April 1, 2019
Generosity is a Privilege
He who has a generous eye will be blessed, for he gives of his bread to the poor. (Proverbs 22:9, NKJV)
Friend to Friend
It was a generous act that got my attention.
After I was done speaking at a conference, a teenage boy asked to speak with me at my book table. “I know this may be strange,” he said. “But I’d like to buy books for the next ten people at your table.”
He handed me $100. I couldn’t believe that someone wanted to be so generous, and I couldn’t believe it was a 17-year-old boy! The host church wasn’t in an affluent part of town and I later learned that boy did not come from a rich family.
I praised his generosity and motioned for him to stay close, so he could overhear my next conversation. A kind looking woman in her fifties handed me a small stack of books to purchase. I had the privilege of saying, “An anonymous donor has already bought those books for you. Today, they are free!”
You should have seen the smile on her face and tears in her eyes. It was almost as touching as the look on that young man’s face as he saw the joy generated by his sacrificial act.
He, the generous giver, was blessed! Today’s truth says that “He who has generous eye will be blessed, for he gives of his bread to the poor.” How does one have a generous eye? I believe it’s about looking around to notice the needs of others and to respond. The opposite would be a selfish, me-centered eye. Now that kind of eye is the one we’re born with and the kind social media breeds. We need to cultivate a generous eye by the power of the Holy Spirit.
There was a saying posted at the host church, “Generosity is a privilege.”
It’s not a duty, burden, problem, or something to be avoided at all costs. It’s a privilege to give money in an offering, pay for someone’s meal, serve children by volunteering, or buy books for someone else. The Bible tells us what our attitude should be when giving in 2 Corinthians 9:7, “Each of you should give what you have decided in your heart to give, not reluctantly or under compulsion, for God loves a cheerful giver.”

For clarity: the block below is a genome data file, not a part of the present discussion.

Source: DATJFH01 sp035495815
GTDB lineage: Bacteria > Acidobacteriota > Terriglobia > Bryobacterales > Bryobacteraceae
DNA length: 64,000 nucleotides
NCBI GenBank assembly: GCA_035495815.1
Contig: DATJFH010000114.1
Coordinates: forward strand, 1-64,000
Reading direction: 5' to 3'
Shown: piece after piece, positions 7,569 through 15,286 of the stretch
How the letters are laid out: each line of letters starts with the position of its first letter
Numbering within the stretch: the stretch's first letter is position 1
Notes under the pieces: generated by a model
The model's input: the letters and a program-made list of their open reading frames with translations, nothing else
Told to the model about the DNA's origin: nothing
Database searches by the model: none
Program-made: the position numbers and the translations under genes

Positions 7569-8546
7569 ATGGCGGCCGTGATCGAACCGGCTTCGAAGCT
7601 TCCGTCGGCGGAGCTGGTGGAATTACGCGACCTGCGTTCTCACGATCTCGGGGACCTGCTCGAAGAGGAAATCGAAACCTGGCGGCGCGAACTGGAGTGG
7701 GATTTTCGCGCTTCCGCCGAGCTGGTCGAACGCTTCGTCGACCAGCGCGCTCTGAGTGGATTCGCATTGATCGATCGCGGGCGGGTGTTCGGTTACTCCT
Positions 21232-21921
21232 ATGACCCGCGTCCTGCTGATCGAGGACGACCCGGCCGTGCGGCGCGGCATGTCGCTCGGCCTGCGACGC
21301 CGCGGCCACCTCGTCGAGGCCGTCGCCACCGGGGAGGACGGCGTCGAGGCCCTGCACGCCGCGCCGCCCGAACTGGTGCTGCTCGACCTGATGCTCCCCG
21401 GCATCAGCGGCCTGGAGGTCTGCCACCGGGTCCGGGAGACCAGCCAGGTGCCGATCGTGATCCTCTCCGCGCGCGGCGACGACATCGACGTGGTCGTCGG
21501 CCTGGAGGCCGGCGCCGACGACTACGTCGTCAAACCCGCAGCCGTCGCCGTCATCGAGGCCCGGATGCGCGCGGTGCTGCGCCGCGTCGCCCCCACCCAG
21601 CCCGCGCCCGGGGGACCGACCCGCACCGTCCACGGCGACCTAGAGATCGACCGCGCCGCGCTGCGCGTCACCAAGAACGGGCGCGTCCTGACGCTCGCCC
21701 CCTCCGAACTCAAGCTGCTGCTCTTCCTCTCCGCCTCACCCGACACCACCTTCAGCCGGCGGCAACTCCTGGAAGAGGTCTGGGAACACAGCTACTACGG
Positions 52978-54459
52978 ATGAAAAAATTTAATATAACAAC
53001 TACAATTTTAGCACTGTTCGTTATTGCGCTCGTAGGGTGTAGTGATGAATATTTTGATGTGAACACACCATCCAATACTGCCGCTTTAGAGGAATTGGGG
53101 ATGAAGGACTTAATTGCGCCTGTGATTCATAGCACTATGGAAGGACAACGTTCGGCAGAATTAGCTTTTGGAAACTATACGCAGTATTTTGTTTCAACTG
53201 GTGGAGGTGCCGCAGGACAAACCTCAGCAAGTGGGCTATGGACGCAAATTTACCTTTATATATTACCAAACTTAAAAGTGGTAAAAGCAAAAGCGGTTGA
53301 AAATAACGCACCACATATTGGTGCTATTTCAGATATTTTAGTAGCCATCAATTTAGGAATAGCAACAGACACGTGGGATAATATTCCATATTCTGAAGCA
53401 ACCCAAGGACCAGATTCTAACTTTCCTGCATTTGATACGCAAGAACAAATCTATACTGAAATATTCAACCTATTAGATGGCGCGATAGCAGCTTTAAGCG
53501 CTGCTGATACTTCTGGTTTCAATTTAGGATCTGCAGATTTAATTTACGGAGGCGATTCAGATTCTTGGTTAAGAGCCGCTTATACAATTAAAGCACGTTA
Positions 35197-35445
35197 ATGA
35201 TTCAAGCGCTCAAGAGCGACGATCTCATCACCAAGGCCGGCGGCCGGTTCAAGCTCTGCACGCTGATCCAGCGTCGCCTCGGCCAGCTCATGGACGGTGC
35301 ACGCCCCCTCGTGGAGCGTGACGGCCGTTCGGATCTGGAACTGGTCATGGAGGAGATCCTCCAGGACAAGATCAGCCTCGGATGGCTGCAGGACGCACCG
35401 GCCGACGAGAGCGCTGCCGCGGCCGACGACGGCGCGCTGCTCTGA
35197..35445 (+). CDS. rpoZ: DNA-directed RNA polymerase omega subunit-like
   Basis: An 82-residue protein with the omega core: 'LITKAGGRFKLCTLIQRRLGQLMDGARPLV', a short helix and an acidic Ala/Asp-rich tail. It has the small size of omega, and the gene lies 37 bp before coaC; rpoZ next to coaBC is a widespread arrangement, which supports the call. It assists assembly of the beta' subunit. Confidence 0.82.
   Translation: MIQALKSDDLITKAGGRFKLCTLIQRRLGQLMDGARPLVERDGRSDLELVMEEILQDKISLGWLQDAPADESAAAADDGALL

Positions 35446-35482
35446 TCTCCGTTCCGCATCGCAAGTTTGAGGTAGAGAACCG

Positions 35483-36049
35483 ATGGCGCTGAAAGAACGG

When you give generously to others, you are partnering with God in the profound work of ministry. You are putting a spotlight on the abundant good works of God in our lives. You may be generous with your money, and you can also be generous in these areas:
Your time. Spend unhurried time with your family members and best friends. Be generous with your minutes with people and miserly with your screen time. Take time out to volunteer for service projects, drive the van, or sit with a hurting friend.
Your talents. Maybe you have the heart of a coach or teacher. You can volunteer to tutor kids or coach basketball. Do you sing or play an instrument? Get involved in your church, join a band, or minister at your local nursing home. Are you great with numbers? You might offer to help out a non-profit with their accounting.
Your words. Be lavish in your praise and encouraging words. In Acts 20:2 (NIV) it says that Paul “traveled through that area, speaking many words of encouragement to the people, and finally arrived in Greece.”
Let’s be known for our generous acts and our generous eyes. Generosity truly is a privilege and a blessing to everyone involved.
Dear Jesus, thank You for Your ultimate generosity in loving me. Change my heart from a selfish heart to a giving heart. May I speak words of encouragement to the people around me. Help me to give cheerfully of my money, time, and talents.
In Jesus’ Name,
Now It’s Your Turn
Do you usually give money grudgingly or cheerfully?
Think about your schedule this week. What is one generous thing you can do for someone?
More from the Girlfriends
How can you encourage children to be generous? Arlene’s book Growing Up Social: Raising Relational Kids in a Screen-Driven World (co-authored with Dr. Gary Chapman) will show you how to teach children gratitude and generosity. It’s the opposite of today’s entitlement spirit.